Name of Assigned Judge EDMOND E. CHANG Sitting Judge if Other or Magistrate Judge than Assigned Judge
The plaintiff's motion for appointment of counsel [#12] is denied for the reasons on the attached statement. The plaintiff is reminded that he must provide the court with the original plus a judge's copy of every document filed.
O [For further details see text below.] Docketing to mail notices.
The plaintiff, an inmate in the custody of the Cook County Department of Corrections, has brought this pro se civil rights action pursuant to 42 U.S.C. § 1983. The plaintiff claims that the defendants, correctional officials and health care providers, have violated the plaintiff's constitutional rights by acting with deliberate indifference to his serious medical (mental health) needs. More specifically, the plaintiff contends that he and fellow detainees in the jail's displaced psychiatric unit have been needed medication, therapeutic treatment, and programs. This matter is before the court for ruling on the plaintiff's motion for appointment of counsel.
The motion is denied. There is no constitutional or statutory right to counsel in federal civil cases. Romanelli v. Suliene, 615 F.3d 847, 851 (7th Cir. 2010); see also Johnson v. Doughty, 433 F.3d 1001, 1006 (7th Cir. 2006). Nevertheless, the district court has discretion under 28 U.S.C. § 1915(e)(1) to request counsel for an indigent litigant. Pruitt v. Mote, 503 F.3d 647, 654 (7th Cir. 2007) (en banc) (citing Johnson, 433 F.3d at 1006). When a pro se litigant submits a request for appointment of counsel, the court must first consider whether the indigent plaintiff has made reasonable attempts to secure counsel on his own, or conversely, if he has been precluded from doing so. Pruitt, 503 F.3d at 654. Next, the court must evaluate the complexity of the case and whether the plaintiff appears competent to litigate it on his own. Id. at 654-55. Another consideration is whether the assistance of counsel would provide a substantial benefit to the court or the parties, potentially affecting the outcome of the case. Id. at 654; Gil v. Reed, 381 F.3d 649, 656 (7th Cir. 2004); see also Local Rule 83.36(c) (N.D. Ill.) (listing the factors to be taken into account in determining whether to appoint counsel).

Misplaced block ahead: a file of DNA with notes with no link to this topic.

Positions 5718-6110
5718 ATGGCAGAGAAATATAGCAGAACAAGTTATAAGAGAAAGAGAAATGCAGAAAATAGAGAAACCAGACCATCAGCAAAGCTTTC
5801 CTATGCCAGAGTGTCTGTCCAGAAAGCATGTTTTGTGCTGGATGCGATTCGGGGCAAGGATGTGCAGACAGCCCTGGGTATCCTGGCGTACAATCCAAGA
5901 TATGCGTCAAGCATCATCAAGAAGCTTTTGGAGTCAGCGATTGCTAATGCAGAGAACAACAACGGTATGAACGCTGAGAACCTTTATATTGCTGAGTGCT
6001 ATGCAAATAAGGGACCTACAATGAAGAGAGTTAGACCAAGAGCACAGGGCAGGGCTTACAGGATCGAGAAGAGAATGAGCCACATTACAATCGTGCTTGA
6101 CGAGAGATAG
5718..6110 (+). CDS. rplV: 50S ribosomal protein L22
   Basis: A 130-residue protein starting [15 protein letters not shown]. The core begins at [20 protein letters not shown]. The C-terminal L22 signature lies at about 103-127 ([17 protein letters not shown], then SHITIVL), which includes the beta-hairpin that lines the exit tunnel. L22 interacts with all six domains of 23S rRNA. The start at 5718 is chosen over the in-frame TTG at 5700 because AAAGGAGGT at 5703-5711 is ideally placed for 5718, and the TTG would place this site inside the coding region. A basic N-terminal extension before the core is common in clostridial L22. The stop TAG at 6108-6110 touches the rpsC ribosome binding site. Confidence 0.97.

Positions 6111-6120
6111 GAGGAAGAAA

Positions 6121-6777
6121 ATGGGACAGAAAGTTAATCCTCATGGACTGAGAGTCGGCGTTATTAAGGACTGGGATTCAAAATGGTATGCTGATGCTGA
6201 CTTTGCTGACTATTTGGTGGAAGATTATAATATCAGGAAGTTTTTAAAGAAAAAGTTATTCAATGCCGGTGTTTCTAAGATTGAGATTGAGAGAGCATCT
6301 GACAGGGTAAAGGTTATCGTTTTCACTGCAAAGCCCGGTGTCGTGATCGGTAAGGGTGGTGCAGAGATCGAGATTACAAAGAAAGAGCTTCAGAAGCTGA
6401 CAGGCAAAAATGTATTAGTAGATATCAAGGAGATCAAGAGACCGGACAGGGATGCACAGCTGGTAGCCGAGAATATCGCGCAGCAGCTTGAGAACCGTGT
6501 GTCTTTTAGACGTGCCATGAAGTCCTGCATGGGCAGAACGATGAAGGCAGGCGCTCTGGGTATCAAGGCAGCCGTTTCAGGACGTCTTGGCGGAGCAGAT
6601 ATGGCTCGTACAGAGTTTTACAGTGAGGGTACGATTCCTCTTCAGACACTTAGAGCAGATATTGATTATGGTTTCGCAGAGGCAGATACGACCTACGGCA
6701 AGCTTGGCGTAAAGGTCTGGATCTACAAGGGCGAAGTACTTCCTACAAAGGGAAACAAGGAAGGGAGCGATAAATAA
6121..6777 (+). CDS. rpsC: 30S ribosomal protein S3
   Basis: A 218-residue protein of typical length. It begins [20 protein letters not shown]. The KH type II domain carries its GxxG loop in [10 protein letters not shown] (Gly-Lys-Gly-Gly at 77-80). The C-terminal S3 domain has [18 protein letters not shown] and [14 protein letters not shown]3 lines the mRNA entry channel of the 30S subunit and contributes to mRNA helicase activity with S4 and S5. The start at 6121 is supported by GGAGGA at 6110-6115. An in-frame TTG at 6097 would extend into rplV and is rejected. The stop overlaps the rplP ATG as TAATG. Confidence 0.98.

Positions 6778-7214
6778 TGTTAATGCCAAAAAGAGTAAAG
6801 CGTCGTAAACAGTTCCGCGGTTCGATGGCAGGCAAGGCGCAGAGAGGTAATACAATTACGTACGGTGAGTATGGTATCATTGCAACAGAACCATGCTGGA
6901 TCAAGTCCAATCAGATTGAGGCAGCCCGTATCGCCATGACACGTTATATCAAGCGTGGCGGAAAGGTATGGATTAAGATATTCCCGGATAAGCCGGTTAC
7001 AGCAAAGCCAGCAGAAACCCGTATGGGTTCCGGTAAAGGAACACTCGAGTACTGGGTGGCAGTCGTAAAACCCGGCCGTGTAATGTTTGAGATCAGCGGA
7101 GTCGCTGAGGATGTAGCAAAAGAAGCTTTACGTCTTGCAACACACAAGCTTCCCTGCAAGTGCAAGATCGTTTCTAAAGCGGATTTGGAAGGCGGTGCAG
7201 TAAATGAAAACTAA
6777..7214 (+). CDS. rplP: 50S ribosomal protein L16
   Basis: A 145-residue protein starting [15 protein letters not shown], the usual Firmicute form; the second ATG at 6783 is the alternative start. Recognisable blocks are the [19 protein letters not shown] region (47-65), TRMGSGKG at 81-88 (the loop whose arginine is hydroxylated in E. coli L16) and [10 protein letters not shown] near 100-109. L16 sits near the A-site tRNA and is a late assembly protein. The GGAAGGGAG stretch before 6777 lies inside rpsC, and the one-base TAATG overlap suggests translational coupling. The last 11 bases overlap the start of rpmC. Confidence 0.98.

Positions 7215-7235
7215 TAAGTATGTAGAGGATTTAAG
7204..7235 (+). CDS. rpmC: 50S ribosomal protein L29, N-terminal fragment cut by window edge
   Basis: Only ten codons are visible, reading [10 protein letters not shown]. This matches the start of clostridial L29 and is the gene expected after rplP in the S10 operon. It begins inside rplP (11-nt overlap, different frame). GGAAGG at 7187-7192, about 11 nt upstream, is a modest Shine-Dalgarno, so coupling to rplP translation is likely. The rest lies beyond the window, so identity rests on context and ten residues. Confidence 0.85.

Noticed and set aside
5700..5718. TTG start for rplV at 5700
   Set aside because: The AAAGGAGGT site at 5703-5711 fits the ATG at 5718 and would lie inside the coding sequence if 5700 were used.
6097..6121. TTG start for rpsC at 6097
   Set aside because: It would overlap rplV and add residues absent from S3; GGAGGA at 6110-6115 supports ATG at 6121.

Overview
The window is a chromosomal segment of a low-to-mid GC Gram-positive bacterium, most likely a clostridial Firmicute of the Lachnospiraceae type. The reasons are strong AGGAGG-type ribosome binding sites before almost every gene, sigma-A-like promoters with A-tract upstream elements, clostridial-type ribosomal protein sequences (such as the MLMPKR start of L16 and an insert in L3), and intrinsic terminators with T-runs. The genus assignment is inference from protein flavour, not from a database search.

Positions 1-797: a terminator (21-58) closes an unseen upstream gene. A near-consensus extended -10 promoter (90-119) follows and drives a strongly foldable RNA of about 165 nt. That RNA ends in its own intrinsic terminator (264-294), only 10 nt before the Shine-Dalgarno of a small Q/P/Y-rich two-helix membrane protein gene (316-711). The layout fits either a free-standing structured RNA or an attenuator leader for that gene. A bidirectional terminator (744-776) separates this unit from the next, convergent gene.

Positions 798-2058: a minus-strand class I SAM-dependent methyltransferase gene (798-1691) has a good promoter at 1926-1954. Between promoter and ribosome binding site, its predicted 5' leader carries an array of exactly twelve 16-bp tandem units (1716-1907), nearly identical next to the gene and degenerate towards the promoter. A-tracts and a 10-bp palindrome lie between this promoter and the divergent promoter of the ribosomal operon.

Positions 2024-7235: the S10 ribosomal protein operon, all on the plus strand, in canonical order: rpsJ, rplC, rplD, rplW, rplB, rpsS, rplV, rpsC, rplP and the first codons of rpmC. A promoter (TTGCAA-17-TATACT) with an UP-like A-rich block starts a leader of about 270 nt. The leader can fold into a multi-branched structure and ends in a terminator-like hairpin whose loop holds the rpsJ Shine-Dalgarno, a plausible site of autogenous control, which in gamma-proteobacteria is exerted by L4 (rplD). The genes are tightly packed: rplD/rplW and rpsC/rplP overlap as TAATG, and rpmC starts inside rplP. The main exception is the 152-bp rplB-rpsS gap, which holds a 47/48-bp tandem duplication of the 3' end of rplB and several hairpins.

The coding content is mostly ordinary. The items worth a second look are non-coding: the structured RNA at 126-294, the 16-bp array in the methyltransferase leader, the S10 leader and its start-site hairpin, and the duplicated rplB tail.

After considering the above factors, the Court concludes that appointment of counsel is not warranted in this case. First, the plaintiff has failed to show either that he has made reasonable efforts to retain private counsel or that he has been effectively precluded from making such efforts. In any event, although the complaint sets forth cognizable claims, the plaintiff has alleged no physical or mental disability that might preclude him from adequately investigating the facts giving rise to his complaint. Although he does allege that he is taking medication for anxiety, bi-polar disorder, and psychosis, the taking of medication for a psychiatric disorder does not necessarily establish that the plaintiff is unable to effectively litigate his claim. Cf. Romanelli, 615 F.3d at 853 (no reason to believe that anti-depressant medication adversely affected the ability to litigate). Significantly, neither the legal issues raised in the complaint nor the evidence that might support the plaintiff's claims are so complex or intricate that an attorney is necessary for effective litigation. The plaintiff, an experienced litigator in this court whose submissions to date, including the Amended Complaint itself, have been coherent and articulate, appears more than capable of presenting his case. Therefore, the plaintiff's motion for appointment of counsel is denied at this time. It should be noted that the Court grants pro se litigants wide latitude in the handling of their lawsuits, and should the case proceed to a point that assistance of counsel is appropriate, the Court may revisit this request.
As a final note, the plaintiff is reminded that he must provide the Court with the original plus a judge's copy of every document filed.
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